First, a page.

CERN Colloquium

From Special Relativity to Cosmic Inflation

by Alan GUTH (MIT)

500/1-001 - Main Auditorium (CERN)

500/1-001 - Main Auditorium


Show room on map
A hundred years ago Einstein abandoned the belief in a privileged reference frame, adopting instead the principle of relativity, which holds that the laws of physics take the same form in all inertial frames of reference. The logical consequences of this idea have been astounding; in this talk I will explore in particular the consequences for gravitation and cosmology. While Newton told us that gravity is created only by masses, relativity implies that if a mass density can create a gravitational field, then so can a pressure. In conventional hot big bang cosmology, the pressure in the early universe was so high that it contributed as much to the gravitational field as did the mass density. Although pressures are normally positive, modern particle theories predict that at high energies there are states with negative pressure, which would create repulsive gravitational fields. Inflationary cosmology is based on the premise that the big bang was propelled by such gravitational repulsion. Inflation can explain a number of features of our universe, including its uniformity, the value of its mass density, and the properties of the faint ripples that are observed in the cosmic background radiation. It even offers a possible explanation for the origin of essentially all the matter in the universe.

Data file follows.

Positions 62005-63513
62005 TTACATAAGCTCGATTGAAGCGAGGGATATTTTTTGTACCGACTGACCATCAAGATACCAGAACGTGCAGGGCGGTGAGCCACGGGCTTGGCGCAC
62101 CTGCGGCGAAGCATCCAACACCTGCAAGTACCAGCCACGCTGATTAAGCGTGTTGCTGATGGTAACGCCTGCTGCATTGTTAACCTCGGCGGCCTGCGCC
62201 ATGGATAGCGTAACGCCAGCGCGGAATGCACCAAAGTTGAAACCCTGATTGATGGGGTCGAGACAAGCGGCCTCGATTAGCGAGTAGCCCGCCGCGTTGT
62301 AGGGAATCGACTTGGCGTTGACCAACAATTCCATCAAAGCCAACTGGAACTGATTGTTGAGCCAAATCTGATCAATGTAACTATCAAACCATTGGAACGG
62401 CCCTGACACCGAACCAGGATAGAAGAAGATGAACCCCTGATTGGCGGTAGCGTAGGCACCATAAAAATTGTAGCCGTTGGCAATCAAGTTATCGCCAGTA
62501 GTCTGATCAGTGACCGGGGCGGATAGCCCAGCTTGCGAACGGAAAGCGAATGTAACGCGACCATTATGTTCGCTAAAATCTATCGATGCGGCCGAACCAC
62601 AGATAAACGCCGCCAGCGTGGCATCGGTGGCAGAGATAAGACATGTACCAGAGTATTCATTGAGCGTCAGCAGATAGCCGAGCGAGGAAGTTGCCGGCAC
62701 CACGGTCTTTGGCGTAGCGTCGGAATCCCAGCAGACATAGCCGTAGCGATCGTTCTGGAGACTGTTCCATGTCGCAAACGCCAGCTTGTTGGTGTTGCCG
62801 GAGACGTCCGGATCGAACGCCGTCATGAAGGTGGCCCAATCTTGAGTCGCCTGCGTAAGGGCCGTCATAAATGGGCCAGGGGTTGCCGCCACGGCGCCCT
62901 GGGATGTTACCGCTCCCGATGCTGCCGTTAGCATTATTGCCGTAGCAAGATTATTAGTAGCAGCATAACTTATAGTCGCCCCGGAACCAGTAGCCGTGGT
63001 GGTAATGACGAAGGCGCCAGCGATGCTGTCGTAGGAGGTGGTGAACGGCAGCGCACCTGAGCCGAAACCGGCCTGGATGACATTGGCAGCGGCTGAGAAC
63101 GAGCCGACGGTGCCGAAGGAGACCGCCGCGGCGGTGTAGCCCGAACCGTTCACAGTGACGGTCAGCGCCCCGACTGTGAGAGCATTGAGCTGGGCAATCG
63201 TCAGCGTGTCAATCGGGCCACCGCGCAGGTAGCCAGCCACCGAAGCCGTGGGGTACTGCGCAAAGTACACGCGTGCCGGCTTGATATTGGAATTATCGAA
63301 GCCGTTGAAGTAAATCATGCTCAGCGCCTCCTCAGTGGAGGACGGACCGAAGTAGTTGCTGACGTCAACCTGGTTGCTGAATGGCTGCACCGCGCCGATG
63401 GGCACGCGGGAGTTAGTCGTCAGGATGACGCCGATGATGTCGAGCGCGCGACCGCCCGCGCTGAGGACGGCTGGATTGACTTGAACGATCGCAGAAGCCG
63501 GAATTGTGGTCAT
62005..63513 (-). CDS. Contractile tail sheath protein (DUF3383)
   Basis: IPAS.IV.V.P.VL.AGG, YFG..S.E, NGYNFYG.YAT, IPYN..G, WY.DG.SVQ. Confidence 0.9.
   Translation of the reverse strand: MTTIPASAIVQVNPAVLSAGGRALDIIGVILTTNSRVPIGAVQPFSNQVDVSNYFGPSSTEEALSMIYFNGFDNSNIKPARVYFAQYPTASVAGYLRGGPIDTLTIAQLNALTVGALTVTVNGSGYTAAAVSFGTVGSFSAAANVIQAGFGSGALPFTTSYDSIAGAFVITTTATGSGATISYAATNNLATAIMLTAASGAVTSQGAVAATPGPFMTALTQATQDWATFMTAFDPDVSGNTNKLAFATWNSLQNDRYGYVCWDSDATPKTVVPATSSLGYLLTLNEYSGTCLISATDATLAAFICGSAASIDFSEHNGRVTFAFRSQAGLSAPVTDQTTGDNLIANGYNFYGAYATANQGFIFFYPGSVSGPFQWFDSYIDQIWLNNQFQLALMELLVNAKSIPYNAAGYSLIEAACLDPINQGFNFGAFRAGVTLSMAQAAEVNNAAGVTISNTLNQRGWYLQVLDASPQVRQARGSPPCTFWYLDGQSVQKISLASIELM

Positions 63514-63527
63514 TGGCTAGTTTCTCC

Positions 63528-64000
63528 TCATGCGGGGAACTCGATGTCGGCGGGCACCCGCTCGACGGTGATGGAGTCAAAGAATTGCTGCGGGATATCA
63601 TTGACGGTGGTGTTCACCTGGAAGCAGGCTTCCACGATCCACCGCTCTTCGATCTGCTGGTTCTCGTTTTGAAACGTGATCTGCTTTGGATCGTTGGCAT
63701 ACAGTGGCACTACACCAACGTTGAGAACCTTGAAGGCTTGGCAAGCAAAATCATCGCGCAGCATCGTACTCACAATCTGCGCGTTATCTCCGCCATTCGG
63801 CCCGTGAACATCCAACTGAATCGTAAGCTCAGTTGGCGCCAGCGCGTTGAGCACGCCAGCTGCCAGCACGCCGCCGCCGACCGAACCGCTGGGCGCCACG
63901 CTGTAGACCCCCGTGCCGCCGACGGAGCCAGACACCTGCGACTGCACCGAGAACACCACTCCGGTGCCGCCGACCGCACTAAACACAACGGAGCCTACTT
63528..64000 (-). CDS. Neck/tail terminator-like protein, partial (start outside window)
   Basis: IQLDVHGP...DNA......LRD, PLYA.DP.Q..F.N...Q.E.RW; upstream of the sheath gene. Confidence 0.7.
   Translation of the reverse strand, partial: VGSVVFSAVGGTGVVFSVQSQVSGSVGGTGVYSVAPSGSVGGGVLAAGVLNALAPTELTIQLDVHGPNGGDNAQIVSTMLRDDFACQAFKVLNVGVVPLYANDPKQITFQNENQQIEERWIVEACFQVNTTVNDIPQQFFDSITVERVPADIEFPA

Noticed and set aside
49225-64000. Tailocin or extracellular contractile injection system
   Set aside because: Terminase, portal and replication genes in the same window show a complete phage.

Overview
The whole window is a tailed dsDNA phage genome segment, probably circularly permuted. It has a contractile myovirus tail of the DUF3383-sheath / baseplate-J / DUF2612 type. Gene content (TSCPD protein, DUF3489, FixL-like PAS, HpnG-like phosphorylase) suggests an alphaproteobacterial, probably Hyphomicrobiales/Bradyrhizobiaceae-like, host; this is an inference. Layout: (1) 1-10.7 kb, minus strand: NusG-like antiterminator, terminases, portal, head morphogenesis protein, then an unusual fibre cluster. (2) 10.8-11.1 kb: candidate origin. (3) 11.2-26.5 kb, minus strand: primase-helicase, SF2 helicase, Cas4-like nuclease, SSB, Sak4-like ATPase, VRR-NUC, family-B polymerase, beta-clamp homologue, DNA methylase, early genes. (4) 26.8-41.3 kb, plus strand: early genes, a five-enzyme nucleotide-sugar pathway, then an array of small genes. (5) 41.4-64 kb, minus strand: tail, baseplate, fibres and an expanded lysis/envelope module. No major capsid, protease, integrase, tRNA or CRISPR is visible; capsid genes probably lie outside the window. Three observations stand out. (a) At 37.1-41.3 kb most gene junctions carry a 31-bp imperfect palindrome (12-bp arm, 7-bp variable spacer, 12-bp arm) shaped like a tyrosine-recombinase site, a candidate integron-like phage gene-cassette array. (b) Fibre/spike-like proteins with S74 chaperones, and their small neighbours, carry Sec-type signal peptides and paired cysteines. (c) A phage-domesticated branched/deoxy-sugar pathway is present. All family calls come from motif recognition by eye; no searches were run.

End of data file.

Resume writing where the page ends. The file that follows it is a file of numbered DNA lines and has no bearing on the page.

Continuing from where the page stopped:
Organiser(s): L. Alvarez-Gaume, A. De Rujula / PH-TH

Note: * Please note unusual day

** Tea & coffee will be served at 16.00 hrs.
Video in CDS